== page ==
Filmmaker and photographer Olivia Wyatt on her new film, working in East Africa, and maintaining balance between analog and digital techniques.
Olivia Wyatt’s documentary Staring Into the Sun—funded with a shoe-string budget using grants from Sublime Frequencies and money from Kickstarter—is a kaleidoscopic exploration of various tribal cultures in rural Ethiopia. Shot and edited by Wyatt, Staring Into the Suns cacophony of music and images makes it more of a visual essay than a traditional documentary. By keeping commentary and ethnographic contextualizing to a minimum, the sights and sounds of the countryside speak for themselves without the benefit (or hindrance) of description. Moving between humor and seriousness, ritual and daily life, Staring Into the Sun gives us an outsider’s perspective on a variety of East African cultures, yet remains refreshingly unconcerned with their interpretation or valuing.
A Brooklyn-based filmmaker and artist, Wyatt had studied photojournalism at the University of Missouri before moving to New York several years ago to work for Magnum Photos and later Magnum in Motion. It was then that she first began making documentary films, including a number of films documenting voodoo rituals among New York’s Haitian community. I spoke with the filmmaker about Staring Into the Suns upcoming screening next week (along with a number of other incredible films) as part of BAM’s Saharan Frequencies series.
Jonathan Andrews What prompted your interest in Ethiopia in the first place? How did the idea for the film first come about, and how did you manage to fund the project?
Olivia Wyatt Ethiopia fascinates me because there are around 80 diverse ethnic groups, and since the landscape is so harsh, many have maintained their traditions and are living as they have for thousands of years. So I decided to apply for a Fulbright to work on a project with the Dassanech tribe in Ethiopia. While I was applying, my boyfriend at the time sent me a link to the Festival of a Thousand Stars, which showcases the music of each of the 80 ethnic groups in Ethiopia. I said, “If I get the grant, we gotta go to the festival together.”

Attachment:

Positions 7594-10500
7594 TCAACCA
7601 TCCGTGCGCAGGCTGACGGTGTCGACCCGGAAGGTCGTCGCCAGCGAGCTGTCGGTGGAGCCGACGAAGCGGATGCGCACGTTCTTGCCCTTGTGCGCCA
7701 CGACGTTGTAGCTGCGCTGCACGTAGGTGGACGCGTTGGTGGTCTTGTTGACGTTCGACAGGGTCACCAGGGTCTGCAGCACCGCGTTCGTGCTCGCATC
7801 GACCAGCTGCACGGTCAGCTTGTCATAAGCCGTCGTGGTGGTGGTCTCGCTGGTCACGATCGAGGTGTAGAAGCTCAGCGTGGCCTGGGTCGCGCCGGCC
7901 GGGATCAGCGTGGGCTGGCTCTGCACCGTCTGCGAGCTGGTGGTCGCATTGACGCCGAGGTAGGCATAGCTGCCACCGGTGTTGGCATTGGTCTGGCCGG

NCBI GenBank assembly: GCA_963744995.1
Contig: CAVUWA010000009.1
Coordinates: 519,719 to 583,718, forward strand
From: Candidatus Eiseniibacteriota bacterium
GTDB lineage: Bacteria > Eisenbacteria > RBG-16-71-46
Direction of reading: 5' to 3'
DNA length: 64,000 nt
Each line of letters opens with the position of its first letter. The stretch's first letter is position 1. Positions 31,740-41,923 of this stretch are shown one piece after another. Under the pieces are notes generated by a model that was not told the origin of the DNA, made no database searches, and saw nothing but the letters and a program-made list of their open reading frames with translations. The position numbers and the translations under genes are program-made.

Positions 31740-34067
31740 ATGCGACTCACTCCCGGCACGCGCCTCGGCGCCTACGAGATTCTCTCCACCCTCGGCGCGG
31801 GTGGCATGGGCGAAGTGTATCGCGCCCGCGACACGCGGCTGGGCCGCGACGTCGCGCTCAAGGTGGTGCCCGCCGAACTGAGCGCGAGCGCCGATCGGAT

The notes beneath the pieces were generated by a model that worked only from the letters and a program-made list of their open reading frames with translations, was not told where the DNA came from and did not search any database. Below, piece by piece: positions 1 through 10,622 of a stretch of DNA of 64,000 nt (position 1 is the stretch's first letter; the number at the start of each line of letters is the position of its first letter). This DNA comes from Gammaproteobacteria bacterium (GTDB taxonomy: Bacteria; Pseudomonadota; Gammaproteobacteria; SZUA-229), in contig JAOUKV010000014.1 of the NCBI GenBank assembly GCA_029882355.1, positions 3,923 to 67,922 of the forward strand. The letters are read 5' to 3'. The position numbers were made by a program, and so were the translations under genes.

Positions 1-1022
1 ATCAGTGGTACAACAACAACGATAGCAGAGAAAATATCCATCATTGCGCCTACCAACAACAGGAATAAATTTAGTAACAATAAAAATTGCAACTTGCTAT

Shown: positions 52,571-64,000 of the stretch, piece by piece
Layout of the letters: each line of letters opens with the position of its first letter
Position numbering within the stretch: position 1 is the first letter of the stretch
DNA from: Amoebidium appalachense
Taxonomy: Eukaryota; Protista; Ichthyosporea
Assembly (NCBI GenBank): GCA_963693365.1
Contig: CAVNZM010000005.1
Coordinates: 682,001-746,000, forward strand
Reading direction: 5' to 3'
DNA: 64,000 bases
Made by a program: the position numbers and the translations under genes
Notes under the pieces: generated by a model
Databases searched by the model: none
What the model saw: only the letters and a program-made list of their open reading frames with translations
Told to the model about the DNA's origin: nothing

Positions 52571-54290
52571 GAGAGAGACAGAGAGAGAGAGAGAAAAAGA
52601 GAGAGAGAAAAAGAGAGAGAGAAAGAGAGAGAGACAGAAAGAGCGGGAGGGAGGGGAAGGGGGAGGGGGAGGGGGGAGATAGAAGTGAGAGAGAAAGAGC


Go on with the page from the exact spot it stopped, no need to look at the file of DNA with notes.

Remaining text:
Unfortunately, I did not get the grant, but the time of the festival was coming up and I still wanted to go. So I started writing to companies and magazines to see if anyone was interested in some photos or footage. Sublime Frequencies got back to me and said it was up their alley and they would be interested in distributing, but of course they would need to see what I brought back. So I started emailing friends of friends who had been there, found a translator, raised money on Kickstarter and off I went by myself to Ethiopia.
JA When you first departed, was there a particular place or event you wanted to visit or attend? How did the finished film ultimately conform or change from the idea you started out with?
OW Initially I went to document the Festival of a Thousand Stars; however, when I arrived, the festival was canceled. I, of course, was slightly disappointed that I had trekked all the way over there for something that was canceled, but I couldn’t let it stop me from making something and so I decided to just travel to as many of the tribes as I could in the areas they call home. I did this by hitchhiking my way across the country on the backs of Isuzu trucks, buses, camels, etc.
JA How long did you stay with each tribe, and how did your relationships with them develop or change over time? Did the duration of your stay affect the aspects of daily life and the various events you were allowed to participate in?
OW I packed visiting 13 tribes into two and a half months and stayed with each tribe as long as I possibly could—but of course there were some that due to location I could only spend one or two days with, and one tribe I was only able to stay with for a few hours. When I would first arrive in most of the communities, the women would touch my skin, my breast, my hair. They would often adorn my body in some of their fashionable jewelry or clothing and braid my hair the way they braided theirs. It’s strange, but I felt with most of the communities that my bond with the women was almost instantaneous.